November begins with a nervous twitch -- even the titles are fidgety, flickering like fluorescent light bulbs on the fritz. Photographer Sophie (Courteney Cox) and her lawyer boyfriend Hugh (James LeGros) pull up outside a convenience store and become involved in an armed robbery. The violence is sudden, the color is lurid and saturated, tinted the sickly green of a grimy late-night corner store.
Weeks later, in a world of muted, soft-focus grays and browns, Sophie visits her therapist (Nora Dunn), complaining of headaches and recurring nightmares. She is also feeling guilty about a recent affair with a colleague at the art school where she teaches photography. During one of her lectures, Sophie discovers a mysterious extra slide in her carousel projector. It is a photograph of the convenience store taken the night of the robbery.
The slide inspires an obsessive scrutiny reminiscent of Antonioni's Blow Up, a darkroom littered with fuzzy enlargements and the frustrating exploration of film grain. Through excellent camera, editing and sound work, the film builds to an eerie, horror movie frenzy, blood staining its surfaces. Then it flips back on itself with a second version of events and a third, each a little brighter than the last, with a clearer focus, a cleaner view, reflecting the advice Sophie gives to her students to "assert by excluding" things from the frame.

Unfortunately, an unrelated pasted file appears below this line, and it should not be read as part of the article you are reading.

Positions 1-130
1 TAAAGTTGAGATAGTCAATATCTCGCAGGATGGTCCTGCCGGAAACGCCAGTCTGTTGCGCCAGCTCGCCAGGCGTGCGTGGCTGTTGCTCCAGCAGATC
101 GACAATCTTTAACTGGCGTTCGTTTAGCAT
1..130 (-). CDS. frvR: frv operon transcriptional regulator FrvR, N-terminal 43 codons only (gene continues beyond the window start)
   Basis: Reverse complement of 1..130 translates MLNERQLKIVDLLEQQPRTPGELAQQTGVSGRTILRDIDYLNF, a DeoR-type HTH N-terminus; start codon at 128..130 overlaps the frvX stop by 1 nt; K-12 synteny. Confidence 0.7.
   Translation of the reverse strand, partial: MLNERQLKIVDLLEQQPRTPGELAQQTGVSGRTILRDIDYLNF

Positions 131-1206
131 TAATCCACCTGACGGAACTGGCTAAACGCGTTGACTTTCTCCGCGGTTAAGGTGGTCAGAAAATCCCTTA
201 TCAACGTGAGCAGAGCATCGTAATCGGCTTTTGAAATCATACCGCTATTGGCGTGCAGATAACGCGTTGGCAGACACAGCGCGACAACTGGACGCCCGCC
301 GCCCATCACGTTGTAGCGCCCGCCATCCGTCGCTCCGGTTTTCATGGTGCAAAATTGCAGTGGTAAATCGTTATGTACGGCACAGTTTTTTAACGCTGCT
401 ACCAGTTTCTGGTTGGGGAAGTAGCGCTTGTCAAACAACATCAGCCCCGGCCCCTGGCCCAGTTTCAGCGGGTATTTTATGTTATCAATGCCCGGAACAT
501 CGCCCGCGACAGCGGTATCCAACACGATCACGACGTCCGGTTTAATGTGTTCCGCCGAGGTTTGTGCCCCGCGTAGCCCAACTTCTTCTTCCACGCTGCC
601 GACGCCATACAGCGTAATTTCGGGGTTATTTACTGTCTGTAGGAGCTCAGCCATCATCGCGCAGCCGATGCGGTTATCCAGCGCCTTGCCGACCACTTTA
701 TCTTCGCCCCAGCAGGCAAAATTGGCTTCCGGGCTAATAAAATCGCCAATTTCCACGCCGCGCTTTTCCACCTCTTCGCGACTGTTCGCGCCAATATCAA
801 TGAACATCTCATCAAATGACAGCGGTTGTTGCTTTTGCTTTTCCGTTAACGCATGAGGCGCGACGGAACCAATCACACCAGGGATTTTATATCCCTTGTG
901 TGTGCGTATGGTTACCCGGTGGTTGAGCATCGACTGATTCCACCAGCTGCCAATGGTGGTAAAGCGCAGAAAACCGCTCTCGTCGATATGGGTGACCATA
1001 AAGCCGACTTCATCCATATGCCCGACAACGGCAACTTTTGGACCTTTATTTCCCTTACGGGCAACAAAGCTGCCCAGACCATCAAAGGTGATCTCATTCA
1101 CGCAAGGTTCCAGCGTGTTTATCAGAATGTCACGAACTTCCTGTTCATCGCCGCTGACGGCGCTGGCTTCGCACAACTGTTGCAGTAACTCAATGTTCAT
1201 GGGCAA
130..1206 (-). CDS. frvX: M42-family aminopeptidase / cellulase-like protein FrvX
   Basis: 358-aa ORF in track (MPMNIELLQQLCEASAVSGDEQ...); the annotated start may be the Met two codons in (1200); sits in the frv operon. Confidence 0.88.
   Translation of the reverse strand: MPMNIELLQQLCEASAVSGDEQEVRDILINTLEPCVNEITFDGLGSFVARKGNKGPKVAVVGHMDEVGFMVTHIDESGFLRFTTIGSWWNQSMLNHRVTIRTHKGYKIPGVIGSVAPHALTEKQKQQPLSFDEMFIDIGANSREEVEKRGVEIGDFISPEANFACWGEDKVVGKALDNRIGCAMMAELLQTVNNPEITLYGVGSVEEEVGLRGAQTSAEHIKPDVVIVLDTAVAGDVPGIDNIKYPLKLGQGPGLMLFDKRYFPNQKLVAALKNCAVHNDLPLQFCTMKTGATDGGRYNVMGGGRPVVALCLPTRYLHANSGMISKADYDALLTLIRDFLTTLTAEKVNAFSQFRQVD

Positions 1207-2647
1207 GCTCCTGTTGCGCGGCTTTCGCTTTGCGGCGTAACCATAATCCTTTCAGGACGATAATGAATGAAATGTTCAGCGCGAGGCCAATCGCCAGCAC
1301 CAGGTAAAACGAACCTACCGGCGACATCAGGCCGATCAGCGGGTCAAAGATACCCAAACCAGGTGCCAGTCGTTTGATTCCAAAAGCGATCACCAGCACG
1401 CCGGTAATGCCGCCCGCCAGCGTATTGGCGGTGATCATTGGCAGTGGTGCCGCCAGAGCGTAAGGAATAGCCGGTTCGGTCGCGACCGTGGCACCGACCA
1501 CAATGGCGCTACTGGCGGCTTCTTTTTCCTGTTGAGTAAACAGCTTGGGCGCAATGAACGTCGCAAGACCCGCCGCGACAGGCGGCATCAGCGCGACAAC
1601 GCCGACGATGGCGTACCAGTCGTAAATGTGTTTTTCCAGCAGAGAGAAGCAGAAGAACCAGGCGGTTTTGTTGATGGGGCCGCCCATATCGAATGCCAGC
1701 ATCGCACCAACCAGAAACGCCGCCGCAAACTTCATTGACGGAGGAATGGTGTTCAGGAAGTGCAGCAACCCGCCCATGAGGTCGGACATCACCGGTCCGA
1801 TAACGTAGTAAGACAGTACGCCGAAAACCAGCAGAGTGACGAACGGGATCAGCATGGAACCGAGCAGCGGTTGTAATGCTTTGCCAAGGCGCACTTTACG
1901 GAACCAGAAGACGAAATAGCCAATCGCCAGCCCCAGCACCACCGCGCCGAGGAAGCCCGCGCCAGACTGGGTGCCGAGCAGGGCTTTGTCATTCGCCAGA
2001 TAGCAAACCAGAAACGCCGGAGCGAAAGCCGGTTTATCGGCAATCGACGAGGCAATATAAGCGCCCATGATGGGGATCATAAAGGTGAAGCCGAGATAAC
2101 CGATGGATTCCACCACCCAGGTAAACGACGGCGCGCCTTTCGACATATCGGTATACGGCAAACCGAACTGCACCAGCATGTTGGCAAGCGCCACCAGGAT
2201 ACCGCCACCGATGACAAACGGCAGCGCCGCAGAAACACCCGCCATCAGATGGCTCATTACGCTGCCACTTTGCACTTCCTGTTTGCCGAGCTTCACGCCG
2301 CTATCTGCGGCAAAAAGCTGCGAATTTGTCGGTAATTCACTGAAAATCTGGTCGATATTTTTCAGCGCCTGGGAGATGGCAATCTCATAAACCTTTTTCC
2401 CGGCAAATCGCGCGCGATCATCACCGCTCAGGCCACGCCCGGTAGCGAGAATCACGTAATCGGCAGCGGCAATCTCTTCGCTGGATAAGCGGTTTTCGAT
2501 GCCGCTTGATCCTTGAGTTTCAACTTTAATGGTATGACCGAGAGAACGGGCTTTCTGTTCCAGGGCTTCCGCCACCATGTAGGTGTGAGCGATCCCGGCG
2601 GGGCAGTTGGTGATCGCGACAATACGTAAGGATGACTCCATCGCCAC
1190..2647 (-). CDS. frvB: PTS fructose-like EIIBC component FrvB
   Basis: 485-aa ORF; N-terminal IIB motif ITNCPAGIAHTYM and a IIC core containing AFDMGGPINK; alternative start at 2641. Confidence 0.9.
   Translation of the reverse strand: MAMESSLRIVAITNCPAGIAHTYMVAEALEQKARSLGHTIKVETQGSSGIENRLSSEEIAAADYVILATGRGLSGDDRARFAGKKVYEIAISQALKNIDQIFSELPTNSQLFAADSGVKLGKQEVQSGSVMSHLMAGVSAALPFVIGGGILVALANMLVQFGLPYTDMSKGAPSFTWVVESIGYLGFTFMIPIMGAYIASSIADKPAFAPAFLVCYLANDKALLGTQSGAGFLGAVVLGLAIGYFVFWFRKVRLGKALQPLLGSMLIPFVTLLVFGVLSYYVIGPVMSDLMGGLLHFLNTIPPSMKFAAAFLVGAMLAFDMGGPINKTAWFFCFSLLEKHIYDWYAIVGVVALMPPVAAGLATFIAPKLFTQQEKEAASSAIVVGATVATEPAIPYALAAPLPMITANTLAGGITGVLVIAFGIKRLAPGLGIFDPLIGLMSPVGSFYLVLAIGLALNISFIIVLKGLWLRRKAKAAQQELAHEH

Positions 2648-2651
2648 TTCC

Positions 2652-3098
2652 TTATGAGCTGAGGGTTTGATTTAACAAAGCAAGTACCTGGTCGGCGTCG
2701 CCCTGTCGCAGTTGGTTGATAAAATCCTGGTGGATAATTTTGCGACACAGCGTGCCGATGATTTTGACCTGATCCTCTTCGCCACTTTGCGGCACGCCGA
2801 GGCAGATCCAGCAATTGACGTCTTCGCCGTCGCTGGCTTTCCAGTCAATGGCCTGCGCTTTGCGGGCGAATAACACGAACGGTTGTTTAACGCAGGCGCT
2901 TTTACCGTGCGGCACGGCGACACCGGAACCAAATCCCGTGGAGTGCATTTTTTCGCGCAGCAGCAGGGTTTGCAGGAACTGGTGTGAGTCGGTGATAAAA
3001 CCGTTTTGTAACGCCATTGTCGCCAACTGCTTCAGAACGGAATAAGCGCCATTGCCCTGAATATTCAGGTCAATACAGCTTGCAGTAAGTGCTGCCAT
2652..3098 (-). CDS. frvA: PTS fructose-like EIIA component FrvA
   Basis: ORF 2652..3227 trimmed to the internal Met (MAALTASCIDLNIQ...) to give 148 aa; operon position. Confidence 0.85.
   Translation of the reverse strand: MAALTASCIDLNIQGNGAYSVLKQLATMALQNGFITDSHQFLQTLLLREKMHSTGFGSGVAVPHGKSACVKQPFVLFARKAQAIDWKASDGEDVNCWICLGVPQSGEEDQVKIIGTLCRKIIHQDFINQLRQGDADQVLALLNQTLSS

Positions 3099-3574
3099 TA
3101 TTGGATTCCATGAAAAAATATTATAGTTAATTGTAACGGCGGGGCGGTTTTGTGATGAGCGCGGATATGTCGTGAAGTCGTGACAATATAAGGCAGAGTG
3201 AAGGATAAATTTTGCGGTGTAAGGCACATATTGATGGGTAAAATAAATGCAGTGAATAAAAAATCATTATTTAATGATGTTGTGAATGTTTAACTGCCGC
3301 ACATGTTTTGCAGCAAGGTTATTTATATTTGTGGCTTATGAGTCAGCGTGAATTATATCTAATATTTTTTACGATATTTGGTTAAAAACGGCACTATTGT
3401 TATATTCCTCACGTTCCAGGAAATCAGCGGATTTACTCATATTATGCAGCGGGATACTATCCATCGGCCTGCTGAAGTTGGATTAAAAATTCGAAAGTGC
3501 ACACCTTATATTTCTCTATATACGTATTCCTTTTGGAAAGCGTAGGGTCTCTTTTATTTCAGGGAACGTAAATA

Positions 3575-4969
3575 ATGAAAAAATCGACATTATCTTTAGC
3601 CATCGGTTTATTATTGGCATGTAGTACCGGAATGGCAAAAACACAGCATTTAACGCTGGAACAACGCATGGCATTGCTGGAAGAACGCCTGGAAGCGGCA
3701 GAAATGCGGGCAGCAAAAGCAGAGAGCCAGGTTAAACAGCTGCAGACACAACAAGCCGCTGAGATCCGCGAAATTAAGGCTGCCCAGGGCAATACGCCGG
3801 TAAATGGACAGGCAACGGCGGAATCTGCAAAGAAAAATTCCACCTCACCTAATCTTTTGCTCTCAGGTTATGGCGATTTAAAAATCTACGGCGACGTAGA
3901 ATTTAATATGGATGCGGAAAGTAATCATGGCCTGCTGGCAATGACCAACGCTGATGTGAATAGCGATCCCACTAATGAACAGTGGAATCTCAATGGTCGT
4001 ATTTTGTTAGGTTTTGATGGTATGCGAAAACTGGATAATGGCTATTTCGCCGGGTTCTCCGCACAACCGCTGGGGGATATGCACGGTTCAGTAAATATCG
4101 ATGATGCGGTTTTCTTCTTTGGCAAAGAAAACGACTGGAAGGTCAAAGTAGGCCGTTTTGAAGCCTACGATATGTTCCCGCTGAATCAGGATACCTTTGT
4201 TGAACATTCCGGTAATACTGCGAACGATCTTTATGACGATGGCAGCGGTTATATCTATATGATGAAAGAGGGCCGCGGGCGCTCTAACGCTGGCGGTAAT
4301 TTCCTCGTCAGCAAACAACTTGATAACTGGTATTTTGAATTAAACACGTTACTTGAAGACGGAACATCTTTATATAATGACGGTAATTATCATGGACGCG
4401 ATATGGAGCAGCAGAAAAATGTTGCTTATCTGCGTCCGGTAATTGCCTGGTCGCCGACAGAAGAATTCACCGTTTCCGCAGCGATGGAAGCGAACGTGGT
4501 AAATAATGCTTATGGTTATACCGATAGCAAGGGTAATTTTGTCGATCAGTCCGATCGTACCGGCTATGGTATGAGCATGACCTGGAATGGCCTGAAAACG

The photographic "evidence" in November keeps shifting, perspectives tilt and fall apart, crucial pieces dissolve or go missing. Even surveillance tapes fall victim to their own fuzzy electric quality, oblique camera angles miss important action, tape noise blurs out crucial information. The "proof" is suspect, subtly reflecting how modern (mostly American) society has become skeptical of the empirical. The thing observed has become tainted by the limitations of the observer.
In one sequence a detective views photographs of the crime scene, the perpetrator lurking as a blurred, unidentifiable presence in each frame, and deems them, "too arty for their own good." The photographs capture pieces of a murky reality, but fail to help illuminate the bigger picture.
November is the kind of film that forces you to stay till the end to find out what happens, even though the ultimate outcome can be seen from space. It's stylish, but thin and a little familiar. The film's gritty, dream-like world doesn't look as compelling once everything comes into sharp focus, or it looks less important than it seemed when the view was slightly askew.
November by Greg Harrison opens July 29. Starring: Courteney Cox, James LeGros.
Get theaters and show times (at sfgate.com)